“Consequence” is one of those words that has taken on a connotation of the negative, even though the denotation does not require it. Strictly speaking, a consequence is an effect, an outcome, a result. That’s all. Consequences are the reasons we do things– if our actions had no outcomes, there would be no point in performing them. Everything we do, we do for the consequences.
The consequences of Colorado recently making some forms of birth control, IUDs and implants, free or nearly free to low-income women through the Colorado Family Planning Initiative have been very good indeed:
The teen abortion rate dropped by 35 percent from 2009 to 2012 in counties served by the program, according to the state’s estimates. Young women served by the family planning clinics also accounted for about three-fourths of the overall decline in Colorado’s teen birth rate during the same time period. And the infant caseload for Colorado WIC, a nutrition program for low-income women and their babies, fell by 23 percent from 2008 to 2013. “This initiative has saved Colorado millions of dollars,” Governor John Hickenlooper said in a statement. “But more importantly, it has helped thousands of young Colorado women continue their education, pursue their professional goals and postpone pregnancy until they are ready to start a family.”
If you’re taking issue with my use of the words “free or nearly free” right now…stop. Yes, I know full well that “provided by the government” does not mean “free.” Nothing is free. However, please read that first statement by Governor Hickenlooper– providing birth control to low-income women has saved the state money. Quite a lot of money, to the surprise of absolutely nobody. Nobody, that is, who is familiar with the notion that when women can’t afford babies, they often can’t afford abortions either, and so become stuck with those babies they can’t afford to have. And then who becomes responsible for paying for those babies? The state– which means all of us, via welfare.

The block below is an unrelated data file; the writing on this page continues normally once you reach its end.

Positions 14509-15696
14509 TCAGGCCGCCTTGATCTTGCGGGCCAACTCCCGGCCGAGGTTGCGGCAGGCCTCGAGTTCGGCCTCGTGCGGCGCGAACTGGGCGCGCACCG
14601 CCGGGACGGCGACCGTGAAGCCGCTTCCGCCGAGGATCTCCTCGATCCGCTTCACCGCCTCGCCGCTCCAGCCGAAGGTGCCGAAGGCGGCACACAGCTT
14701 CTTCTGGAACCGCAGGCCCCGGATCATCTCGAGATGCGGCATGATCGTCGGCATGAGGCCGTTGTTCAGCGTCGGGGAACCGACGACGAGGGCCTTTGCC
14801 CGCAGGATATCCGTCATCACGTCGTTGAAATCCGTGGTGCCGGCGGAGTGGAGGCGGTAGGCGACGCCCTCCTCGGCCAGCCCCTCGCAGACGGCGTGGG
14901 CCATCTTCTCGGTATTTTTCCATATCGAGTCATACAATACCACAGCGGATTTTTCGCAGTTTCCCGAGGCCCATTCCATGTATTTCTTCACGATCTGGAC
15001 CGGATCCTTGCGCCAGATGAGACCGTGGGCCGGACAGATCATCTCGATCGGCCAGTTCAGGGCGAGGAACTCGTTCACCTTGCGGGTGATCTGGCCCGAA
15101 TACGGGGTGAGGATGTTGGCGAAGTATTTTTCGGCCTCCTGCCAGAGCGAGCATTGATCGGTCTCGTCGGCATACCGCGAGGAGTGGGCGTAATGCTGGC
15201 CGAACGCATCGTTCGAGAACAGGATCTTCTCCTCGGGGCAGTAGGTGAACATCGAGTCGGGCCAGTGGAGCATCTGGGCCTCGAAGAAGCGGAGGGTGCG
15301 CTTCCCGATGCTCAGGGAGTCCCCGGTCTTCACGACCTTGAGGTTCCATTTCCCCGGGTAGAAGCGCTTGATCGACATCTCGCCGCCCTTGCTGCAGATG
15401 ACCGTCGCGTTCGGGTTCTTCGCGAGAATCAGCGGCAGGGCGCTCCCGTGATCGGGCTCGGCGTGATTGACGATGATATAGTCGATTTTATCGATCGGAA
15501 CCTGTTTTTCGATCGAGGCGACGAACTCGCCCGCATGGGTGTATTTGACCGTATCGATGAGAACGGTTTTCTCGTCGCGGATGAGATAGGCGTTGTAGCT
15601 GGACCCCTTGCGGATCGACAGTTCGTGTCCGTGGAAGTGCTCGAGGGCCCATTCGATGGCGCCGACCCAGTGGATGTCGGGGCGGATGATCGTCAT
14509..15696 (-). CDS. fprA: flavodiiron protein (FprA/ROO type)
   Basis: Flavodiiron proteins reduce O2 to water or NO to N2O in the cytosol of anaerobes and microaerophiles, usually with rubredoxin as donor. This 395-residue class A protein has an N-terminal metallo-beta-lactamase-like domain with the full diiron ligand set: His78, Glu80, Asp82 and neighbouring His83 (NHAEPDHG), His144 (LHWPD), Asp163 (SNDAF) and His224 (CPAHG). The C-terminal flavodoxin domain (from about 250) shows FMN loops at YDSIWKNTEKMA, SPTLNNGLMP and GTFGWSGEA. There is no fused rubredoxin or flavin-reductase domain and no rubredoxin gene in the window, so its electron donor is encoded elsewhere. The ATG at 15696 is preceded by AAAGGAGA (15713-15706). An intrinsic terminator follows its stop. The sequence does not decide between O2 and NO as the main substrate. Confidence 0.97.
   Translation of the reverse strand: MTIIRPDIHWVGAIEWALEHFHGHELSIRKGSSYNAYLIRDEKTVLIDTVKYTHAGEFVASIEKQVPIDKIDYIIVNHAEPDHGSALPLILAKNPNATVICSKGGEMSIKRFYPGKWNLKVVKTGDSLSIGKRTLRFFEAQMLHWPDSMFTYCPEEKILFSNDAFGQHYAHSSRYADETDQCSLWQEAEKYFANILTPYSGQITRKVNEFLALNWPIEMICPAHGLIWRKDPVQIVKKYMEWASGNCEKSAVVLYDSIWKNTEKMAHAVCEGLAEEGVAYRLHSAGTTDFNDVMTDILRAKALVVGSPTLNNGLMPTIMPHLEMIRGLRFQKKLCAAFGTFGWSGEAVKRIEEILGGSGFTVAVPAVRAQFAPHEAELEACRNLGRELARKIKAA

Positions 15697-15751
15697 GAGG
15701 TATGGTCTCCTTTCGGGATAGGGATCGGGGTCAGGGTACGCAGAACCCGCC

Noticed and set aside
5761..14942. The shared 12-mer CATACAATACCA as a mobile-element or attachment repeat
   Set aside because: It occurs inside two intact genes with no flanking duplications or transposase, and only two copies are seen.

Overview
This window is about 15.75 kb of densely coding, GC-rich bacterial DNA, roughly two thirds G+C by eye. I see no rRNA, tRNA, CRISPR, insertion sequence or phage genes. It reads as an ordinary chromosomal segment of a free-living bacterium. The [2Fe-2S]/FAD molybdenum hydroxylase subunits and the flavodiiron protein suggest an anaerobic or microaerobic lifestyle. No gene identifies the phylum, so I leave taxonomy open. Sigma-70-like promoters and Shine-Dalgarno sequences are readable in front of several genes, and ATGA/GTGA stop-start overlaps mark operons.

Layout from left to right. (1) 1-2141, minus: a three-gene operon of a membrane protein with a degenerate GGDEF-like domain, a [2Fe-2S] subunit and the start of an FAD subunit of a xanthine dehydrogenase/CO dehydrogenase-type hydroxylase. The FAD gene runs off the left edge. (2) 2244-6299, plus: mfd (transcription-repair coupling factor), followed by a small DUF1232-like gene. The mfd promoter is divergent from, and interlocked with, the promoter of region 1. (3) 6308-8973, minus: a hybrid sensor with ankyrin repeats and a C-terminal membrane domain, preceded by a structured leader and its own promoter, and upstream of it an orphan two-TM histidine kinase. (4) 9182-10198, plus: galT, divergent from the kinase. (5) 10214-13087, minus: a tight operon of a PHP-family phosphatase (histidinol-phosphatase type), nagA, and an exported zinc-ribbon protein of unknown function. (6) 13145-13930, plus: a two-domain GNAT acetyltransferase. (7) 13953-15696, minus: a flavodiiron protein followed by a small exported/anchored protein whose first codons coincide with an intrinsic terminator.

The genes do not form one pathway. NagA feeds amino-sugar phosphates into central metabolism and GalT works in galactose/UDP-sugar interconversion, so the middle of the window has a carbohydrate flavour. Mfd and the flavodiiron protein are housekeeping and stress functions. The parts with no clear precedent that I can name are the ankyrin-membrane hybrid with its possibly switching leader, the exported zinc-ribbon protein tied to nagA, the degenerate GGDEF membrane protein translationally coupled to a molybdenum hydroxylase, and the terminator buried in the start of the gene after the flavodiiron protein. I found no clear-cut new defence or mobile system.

So between the cost of contraception, the cost of birth, and the cost of welfare, contraception is chronologically the first cost, which also happens to be the lowest cost, and also prevents the following two costs. That, in a nutshell, is how the state saves money by spending money. Spend a small amount now, save a large amount later. You could call that an “entitlement” if the notion of chronology is tricky for you, but for someone with no such difficulty, it just makes common fiscal sense.
But no, the same people who trumpet fiscal responsibility for the government most reliably are, astonishingly, not in favor of measures like this. That is, of course, because their dedication to ending abortion in America does not lead to the ardent support of contraception that one might logically conclude they should have. And that is, unfortunately, because the goals of ending abortion and encouraging fiscally responsible government are both ultimately supplanted by yet another goal: to prevent “consequence free sex.”
Now, let’s ponder this notion for a moment. “Consequence free”?
Sex using effective contraception such as an IUD (the objectionable form of birth control cited by Hobby Lobby in its Supreme Court case, which Erickson is addressing in the above tweet, and which Colorado made attainable for women on low incomes) is anything but consequence free. The consequences of sex using effective contraception potentially include:
- Intimacy between partners without fear
- Pleasure between partners without fear
- Bonding between partners without fear
- Enjoyment and creation of memories between partners without fear
The fear in question, of course, taking two possible forms:
- Unwanted pregnancy
Because they don’t think people—young people, poor people, unmarried people, gay people—should be able to enjoy “consequence-free sex.” Because it’s sex that they hate—it’s sex for pleasure that they hate—and they hate that kind of sex more than they hate abortion, teen moms, and welfare spending combined. Knowing that some people are having sex for pleasure without having their futures disrupted by an unplanned pregnancy or having their health compromised by a sexually transmitted infection or having to run a traumatizing gauntlet of shrieking “sidewalk counselors” to get to an abortion clinic keeps them up at night.
Yeah, I’m inclined to think so.
So hey, conservatives? At least, social conservatives like Rush Limbaugh and Erick Erickson? Try just saying what you mean, okay?
You don’t think people– especially women and gays– should be able to have sex without fear. And it’s easier to makes sure poor women and gays can’t have sex without fear, because it’s easier to make sure that poor people don’t do anything that costs money. And contraceptives? They cost money.
Just say it. Sexuality should be controlled, and it’s best controlled by fear, so you want to preserve the fear.
It won’t happen, in the end…but hey, at least you can say you were honest.